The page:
• 2018-07
  • 2019-04
  • The insulation defect has resulted in dramatic inside out


    The insulation defect has resulted in dramatic “inside-out” extrusion of the inner cables, [2–5] observed in up to 33% of patients in one series, [6] and electrical failure in other leads with normal fluoroscopic appearance. Parvathaneni et al. also observed that of those leads with cable extrusion, 31% showed electrical failure. Preservation of electrical function in remaining leads with extruded cables is attributed to their protective cable ethylenetetrafluoroethylene (ETFE) coating. Lead failure manifests in several ways. Oversensing of non-physiologic signal has resulted in inappropriate therapy, [7] and a short-circuit (between the can and coil or between opposing HV electrodes by “outside-in” cable extrusion) has resulted in device failure [8] and death [9]. A recent case report describes the loss of two brand new generators connected to an incumbent SJM Riata lead at the time of generator replacement [8]. In our case the Medtronic generator was saved by aborting purchase diazoxide delivery, a mechanism incorporated to protect the device if low impedance is detected, but it failed to deliver appropriate therapy for VF. An evidence-based strategy for Riata lead follow-up is not yet established. Fluoroscopic examination of all Riata leads may be considered, however some electrical failures occur in fluoroscopically “normal” leads and it is not clear that all insulation breaches will result in lead failure. In a study examining 133 deaths by lead failure, 22 deaths were caused in Riata or Riata ST leads none of which showed lead externalisation [9]. Increased surveillance of electrical parameters may be warranted, yet up to 30% of those with normal electrical data may demonstrate insulation breach and cable extrusion [6]. There are at least two other reports of Riata lead failure in which prior electrical parameters were within acceptable limits [5,10].
    Conflict of Interest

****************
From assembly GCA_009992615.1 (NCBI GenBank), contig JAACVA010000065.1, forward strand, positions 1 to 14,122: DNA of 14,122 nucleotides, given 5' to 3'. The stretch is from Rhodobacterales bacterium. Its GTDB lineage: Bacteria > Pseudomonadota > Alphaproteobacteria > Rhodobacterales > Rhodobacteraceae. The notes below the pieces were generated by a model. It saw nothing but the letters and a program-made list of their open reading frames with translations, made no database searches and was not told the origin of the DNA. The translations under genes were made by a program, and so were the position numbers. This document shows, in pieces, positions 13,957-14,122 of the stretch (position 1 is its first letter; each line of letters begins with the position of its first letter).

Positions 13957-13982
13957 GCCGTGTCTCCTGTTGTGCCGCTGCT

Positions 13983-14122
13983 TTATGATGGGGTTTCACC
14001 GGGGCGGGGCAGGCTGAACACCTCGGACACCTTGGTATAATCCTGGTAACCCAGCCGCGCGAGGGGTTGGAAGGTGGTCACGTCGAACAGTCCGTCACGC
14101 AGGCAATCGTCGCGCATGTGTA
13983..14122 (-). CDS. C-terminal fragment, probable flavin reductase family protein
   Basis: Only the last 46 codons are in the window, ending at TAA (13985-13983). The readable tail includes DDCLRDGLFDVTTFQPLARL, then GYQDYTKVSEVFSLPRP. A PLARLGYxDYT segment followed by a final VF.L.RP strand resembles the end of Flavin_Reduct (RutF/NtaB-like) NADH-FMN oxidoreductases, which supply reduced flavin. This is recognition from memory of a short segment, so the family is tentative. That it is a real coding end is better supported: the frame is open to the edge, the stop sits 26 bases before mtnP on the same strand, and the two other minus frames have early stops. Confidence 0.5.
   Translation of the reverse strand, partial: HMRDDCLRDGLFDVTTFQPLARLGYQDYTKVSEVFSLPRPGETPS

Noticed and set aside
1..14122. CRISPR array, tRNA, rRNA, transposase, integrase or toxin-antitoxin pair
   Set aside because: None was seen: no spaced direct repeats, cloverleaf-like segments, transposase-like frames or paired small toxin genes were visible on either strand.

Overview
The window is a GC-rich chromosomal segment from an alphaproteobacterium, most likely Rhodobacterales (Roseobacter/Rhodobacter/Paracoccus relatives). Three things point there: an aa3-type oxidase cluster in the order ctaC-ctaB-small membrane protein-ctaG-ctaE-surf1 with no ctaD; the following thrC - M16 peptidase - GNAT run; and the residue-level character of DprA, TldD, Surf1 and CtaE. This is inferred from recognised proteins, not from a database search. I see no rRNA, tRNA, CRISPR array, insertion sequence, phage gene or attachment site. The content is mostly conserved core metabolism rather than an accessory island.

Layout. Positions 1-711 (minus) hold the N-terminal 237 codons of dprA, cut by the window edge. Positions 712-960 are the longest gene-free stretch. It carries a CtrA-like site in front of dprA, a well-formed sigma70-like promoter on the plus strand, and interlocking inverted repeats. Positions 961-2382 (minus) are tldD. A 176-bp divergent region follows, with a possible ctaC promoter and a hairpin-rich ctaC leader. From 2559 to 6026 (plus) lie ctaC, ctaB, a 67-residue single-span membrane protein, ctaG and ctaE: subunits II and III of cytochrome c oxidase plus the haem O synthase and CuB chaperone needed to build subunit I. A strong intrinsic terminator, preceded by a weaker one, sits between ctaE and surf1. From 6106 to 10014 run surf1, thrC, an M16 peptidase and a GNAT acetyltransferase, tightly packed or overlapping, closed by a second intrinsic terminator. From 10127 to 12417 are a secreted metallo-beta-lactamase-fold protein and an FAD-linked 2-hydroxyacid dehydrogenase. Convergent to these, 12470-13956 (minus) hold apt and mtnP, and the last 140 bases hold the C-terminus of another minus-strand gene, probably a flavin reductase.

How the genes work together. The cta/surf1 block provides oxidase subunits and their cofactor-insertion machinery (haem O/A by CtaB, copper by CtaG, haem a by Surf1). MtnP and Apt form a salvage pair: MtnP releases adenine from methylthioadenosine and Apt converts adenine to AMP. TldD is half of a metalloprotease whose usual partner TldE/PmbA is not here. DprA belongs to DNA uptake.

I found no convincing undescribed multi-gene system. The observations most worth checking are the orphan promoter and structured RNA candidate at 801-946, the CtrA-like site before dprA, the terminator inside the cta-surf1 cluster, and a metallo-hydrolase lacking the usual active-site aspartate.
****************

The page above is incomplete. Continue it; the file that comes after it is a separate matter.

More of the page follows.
Introduction Atrial fibrillation (AF) has been gaining much attention as one of the major causes of cerebral infarction [1]. For practitioners to effectively manage this risk, pseudopodia is imperative to establish an antithrombotic treatment for AF patients. To date, guidelines for antithrombotic treatment in the management of AF patients have been published in the United States [2,3], Europe [4,5], Australia [6], Canada [7,8], and Japan [9], which include verification of the efficacy of direct thrombin and factor Xa inhibitors. A look at the needs of patient populations in the Asia-Pacific region shows that antithrombotic treatment has not yet been defined and no such guidelines exist. The Asia Pacific Heart Rhythm Society (APHRS)—Practice Guideline Subcommittee conducted a Web-based survey from June 2011 to August 2011 to elucidate the current status of antithrombotic treatment in 9 countries. When research was completed, the APHRS published a report entitled, “Fact-finding survey of antithrombotic treatment for prevention of cerebral and systemic thromboembolism in patients with non-valvular atrial fibrillation in 9 countries of the Asia-Pacific region” in the Journal of Arrhythmia[10]. The survey revealed substantial differences in antithrombotic treatments among the 9 surveyed countries. Although the overall survey size was small, in that only 50 physicians per country participated, and further research is still necessary, we believe that the results provide a good foundation to continue the process of creating usable, safe antithrombotic treatment guidelines for patients in Asia-Pacific countries. Among the many results noted in the survey are as follows: (1) there were large differences in the stance of using antiplatelet agents for low-risk patients with a CHADS2 score of 0–1; (2) warfarin was markedly underused in some countries; and (3) warfarin was quickly replaced by dabigatran, such that dabigatran was more frequently used than warfarin in some countries.